I have memories of creating really simple D&D adventures and dungeon maps in elementary school - probably when I was 11 or 12. But even earlier than that I remember having these giant rolls of paper when I was very young - my father and I would layout a sheet about 4' wide by 6' long, and then we'd draw a city with roads and buildings and highway ramps and so on. Then we would "play" a game on them. For me, I remember the act of creating those maps was far more exciting than just moving some matchbox cars on the roads, and I always wanted to add more "mechanics" so it would be more of a game than a play exercise, though I wasn't able to put that sentiment in words at the time. Great creative memories there though!
What would you consider to be your first "complete" design?
Oh boy. We're going to touch on some interesting parts of my past now! Since I can't remember the exact order, I'll mention two: During my heavy D&D years (college age for the most part) I created two or three complete roleplaying systems of my own. The most fleshed out one was a game I called Fathoms, which was basically Sea Quest the roleplaying game. It had personal combat rules as well as sub/vehicle mechanics. The funniest part, it was all D4 based - no other dice. That was not... the best game design decision I've ever made!! The second game I created around the same time was designed with Matt, my co-founder at Geek Fever Games. We found all these Star Trek and Star Wars mico-mini machines at Bradley's, and so we created a tactical hex-based board game that mashed up every sci-fi setting we could think of - we had Wing Commander in there, tons of Star Trek races, Empire, Rebellion, and maybe even one or two of our own design (Pirate factions). We played this game with a ton of our friends, and it became a pretty big hit within our group - so much so that Matt and I ended up pitching it to Paramount, LucasFilms, and Origin Systems... you can probably guess what the response was.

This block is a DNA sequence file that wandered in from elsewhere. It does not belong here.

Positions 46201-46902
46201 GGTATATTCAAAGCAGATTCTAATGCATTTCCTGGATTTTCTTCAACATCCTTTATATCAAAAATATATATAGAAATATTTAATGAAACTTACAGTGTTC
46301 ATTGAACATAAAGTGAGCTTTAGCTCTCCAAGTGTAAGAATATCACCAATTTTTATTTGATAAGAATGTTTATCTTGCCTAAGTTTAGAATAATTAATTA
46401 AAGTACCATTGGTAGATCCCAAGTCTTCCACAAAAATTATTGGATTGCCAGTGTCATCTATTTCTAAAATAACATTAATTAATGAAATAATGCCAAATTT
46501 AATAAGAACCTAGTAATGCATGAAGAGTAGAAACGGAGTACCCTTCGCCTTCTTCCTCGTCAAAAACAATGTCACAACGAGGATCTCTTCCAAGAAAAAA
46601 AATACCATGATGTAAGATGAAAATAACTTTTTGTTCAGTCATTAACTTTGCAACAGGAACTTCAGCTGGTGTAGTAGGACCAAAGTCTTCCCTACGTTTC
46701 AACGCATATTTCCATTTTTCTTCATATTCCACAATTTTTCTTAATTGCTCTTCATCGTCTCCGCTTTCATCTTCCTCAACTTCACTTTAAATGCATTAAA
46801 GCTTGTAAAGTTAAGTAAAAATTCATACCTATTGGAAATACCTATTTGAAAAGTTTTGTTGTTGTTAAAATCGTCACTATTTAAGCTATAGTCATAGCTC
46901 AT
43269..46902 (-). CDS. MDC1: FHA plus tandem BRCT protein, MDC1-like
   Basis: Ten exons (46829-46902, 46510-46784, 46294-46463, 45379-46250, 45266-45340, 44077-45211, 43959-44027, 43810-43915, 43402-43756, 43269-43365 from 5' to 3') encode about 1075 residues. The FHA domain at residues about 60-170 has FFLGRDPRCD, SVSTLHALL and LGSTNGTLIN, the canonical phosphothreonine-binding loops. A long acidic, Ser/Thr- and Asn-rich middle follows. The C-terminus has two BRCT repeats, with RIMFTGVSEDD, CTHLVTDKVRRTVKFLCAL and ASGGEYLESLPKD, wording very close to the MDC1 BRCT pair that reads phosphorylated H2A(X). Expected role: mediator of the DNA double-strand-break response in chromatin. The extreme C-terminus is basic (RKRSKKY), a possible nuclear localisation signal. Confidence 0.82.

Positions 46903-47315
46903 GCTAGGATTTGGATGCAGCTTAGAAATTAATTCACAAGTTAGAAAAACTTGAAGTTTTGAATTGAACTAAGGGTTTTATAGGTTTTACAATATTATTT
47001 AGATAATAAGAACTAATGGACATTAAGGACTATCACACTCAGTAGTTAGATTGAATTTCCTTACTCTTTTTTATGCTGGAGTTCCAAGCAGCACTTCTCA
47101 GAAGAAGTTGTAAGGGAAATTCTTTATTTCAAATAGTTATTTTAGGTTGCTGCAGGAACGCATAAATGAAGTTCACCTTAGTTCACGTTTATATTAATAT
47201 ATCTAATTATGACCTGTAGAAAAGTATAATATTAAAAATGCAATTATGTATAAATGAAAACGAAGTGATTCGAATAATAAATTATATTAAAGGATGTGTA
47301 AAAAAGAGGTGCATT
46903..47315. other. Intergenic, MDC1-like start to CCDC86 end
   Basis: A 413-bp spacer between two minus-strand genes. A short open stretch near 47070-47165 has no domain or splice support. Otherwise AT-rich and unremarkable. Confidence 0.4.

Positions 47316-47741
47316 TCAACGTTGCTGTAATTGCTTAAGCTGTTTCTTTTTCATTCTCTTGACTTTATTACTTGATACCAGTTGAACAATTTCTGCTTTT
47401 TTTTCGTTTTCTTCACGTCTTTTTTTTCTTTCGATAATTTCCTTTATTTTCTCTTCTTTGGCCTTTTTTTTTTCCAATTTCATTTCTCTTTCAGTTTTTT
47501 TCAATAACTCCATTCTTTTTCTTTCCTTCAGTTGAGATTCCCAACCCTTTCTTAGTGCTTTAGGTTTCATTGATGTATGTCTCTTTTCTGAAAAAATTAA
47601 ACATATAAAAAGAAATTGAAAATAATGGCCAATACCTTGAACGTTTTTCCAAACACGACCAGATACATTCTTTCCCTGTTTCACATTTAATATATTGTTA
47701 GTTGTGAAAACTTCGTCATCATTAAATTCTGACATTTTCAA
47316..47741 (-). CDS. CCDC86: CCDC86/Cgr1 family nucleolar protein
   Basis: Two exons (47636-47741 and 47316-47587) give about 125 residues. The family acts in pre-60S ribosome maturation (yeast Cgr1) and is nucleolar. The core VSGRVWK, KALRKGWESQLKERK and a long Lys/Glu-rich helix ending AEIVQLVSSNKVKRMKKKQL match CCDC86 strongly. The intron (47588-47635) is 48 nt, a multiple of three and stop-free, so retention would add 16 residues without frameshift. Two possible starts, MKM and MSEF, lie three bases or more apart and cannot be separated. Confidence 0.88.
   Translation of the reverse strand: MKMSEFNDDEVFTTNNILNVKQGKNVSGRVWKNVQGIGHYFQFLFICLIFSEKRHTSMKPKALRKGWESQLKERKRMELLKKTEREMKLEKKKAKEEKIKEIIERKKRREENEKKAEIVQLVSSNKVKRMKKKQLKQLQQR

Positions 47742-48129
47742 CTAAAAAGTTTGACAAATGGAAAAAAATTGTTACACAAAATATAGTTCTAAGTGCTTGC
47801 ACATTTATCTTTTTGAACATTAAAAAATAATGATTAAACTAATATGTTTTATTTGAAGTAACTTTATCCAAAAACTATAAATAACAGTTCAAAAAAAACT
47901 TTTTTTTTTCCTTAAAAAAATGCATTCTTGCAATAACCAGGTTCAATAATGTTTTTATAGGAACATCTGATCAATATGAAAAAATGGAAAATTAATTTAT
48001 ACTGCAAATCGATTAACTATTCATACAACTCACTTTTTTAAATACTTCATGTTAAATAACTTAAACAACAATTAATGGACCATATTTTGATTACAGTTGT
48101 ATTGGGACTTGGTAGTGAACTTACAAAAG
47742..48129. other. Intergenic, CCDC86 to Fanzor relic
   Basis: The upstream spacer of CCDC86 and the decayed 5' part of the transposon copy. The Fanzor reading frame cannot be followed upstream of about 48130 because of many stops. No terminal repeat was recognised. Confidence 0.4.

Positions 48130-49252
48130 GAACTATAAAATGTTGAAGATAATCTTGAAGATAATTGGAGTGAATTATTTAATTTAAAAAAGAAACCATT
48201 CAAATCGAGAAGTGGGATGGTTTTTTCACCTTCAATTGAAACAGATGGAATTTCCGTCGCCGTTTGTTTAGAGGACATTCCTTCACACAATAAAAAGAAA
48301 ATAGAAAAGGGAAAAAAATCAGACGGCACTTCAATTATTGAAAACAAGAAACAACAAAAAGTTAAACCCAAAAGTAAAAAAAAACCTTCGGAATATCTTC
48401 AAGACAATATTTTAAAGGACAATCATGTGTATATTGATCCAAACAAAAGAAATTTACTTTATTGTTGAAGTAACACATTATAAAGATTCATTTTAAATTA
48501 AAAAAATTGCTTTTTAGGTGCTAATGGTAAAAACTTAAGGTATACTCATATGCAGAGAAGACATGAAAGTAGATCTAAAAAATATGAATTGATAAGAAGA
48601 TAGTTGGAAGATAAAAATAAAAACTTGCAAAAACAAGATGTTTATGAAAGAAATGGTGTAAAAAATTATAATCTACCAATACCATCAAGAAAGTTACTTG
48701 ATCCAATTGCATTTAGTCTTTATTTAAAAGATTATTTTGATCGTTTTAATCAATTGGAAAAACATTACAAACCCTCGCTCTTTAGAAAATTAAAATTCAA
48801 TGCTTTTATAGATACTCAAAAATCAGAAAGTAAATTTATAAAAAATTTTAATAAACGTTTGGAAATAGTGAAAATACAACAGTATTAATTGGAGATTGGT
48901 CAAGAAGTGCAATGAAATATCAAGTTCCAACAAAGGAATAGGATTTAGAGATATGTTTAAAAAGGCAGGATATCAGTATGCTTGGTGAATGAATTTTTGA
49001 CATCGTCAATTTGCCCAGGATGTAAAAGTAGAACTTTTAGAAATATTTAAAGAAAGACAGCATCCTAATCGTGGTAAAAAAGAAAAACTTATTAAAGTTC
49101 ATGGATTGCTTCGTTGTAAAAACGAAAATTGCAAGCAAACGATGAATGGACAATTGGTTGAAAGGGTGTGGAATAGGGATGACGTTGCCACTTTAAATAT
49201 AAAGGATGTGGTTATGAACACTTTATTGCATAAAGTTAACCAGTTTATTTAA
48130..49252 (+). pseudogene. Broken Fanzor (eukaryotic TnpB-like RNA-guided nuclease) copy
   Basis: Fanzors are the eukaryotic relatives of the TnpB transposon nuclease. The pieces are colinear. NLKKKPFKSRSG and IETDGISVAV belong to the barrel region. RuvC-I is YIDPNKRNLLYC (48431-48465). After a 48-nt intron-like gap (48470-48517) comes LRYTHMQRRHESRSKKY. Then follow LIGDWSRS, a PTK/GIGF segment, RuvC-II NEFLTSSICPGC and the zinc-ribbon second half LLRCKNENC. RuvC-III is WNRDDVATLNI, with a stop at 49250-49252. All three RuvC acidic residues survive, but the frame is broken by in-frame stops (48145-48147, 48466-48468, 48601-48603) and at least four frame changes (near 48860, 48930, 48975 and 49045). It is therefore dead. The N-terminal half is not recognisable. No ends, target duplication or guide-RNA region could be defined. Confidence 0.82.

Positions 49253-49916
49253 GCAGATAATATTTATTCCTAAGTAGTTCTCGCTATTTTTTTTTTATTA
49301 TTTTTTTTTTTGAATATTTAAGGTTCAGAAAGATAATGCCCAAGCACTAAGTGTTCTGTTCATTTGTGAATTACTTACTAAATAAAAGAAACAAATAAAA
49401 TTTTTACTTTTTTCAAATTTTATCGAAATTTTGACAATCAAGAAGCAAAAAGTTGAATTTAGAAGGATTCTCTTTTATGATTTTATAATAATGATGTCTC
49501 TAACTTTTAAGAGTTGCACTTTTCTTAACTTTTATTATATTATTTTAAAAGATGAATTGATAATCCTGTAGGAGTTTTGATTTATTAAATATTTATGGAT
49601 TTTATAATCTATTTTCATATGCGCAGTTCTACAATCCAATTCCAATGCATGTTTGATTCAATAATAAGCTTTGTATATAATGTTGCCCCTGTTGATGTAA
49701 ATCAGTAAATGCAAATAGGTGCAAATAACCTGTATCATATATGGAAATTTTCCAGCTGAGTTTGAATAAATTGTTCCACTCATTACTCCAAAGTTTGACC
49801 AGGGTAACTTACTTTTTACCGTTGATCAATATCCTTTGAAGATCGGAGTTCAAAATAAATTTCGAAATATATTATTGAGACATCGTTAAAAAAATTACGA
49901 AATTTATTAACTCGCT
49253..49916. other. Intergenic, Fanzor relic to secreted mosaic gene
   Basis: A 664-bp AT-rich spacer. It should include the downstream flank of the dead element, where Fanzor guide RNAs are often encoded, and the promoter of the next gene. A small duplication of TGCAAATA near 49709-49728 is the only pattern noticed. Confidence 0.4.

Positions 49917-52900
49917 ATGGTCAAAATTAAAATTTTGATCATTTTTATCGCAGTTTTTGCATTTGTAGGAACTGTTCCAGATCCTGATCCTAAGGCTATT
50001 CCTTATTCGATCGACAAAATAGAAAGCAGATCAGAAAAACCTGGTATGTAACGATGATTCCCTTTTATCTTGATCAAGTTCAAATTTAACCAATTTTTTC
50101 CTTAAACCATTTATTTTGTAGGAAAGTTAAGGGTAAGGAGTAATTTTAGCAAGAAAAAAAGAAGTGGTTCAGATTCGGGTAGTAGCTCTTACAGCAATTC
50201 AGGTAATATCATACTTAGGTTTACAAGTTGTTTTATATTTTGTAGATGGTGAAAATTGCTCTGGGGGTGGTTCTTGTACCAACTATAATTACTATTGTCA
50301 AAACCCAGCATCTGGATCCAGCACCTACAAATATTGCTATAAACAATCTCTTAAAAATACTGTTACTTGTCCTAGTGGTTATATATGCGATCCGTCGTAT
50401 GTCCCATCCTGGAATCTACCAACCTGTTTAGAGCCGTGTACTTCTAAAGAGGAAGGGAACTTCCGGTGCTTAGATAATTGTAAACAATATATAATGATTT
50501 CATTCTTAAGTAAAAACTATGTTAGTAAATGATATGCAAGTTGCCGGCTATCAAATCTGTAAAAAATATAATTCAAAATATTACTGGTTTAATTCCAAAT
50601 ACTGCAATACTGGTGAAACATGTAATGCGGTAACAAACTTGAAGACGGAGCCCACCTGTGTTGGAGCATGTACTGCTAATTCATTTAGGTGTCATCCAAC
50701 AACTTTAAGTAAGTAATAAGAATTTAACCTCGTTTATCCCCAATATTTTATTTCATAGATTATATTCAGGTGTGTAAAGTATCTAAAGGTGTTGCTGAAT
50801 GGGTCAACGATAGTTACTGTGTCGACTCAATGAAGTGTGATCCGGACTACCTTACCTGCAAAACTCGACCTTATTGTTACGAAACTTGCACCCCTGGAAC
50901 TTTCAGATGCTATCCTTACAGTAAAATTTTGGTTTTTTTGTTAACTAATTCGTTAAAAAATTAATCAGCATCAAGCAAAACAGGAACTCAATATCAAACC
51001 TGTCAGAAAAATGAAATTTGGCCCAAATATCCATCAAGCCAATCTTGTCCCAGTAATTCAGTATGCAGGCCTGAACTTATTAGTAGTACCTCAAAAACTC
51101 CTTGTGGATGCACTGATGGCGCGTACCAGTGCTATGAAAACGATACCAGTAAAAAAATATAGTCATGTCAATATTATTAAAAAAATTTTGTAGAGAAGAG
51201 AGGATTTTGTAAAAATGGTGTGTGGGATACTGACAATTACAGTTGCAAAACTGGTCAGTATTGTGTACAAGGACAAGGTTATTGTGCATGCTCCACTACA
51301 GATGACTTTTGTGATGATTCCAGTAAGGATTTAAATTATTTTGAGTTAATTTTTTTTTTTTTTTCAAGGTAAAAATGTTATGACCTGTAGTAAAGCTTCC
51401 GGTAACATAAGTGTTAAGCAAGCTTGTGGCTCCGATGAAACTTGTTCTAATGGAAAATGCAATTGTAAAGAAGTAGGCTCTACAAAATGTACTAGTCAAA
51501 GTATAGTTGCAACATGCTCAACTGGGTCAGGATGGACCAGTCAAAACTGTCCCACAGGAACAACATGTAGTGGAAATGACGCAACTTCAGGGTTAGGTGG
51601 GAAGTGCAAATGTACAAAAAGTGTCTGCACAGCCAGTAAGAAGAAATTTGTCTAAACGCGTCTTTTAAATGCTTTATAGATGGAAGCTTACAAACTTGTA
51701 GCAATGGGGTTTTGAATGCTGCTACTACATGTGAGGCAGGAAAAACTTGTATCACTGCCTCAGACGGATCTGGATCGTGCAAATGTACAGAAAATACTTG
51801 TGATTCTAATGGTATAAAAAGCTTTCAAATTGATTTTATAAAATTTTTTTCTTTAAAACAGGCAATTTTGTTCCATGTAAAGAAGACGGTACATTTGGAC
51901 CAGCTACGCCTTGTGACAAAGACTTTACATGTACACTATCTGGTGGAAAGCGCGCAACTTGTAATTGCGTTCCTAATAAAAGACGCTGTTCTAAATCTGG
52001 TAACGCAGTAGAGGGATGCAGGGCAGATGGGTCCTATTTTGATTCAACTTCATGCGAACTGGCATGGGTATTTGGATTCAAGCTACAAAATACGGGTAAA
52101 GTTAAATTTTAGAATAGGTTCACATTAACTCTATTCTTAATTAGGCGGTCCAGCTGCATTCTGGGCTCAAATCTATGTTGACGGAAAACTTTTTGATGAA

What design was the one that "clicked" and made you think, "I can really do this"?
(You also show your age withthe Bradley's reference. No Caldor?)
Oh I think Caldor was also the source of many of those minis we used! In fact, Matt worked at Caldor around that time!!
The design that ultimately "clicked" was a game we called Age of Heroes, and its what led to Matt and I formalizing our first company, Team Tactics. We spent many years developing the game, and then we started working with manufacturers to get some quotes. This was all way before the days of Kickstarter, The Game Crafter, and so many of the other great tools we have today. The game was solid, albeit WAY too complex for anyone's first game to publish. Still, we knew we had something special, and we knew we had the design chops to make something happen... but then real life set in - full time careers were taking off, wives were being selected, babies were birthed, etc., and so we shelved it and took a nice tax writeoff. However, many of our current games have pulled core pieces from that old design, and it's not impossible to consider rekindling a form of Age of Heroes sometime down the road.
Who are some of your favorite designers? Who has influenced you the most?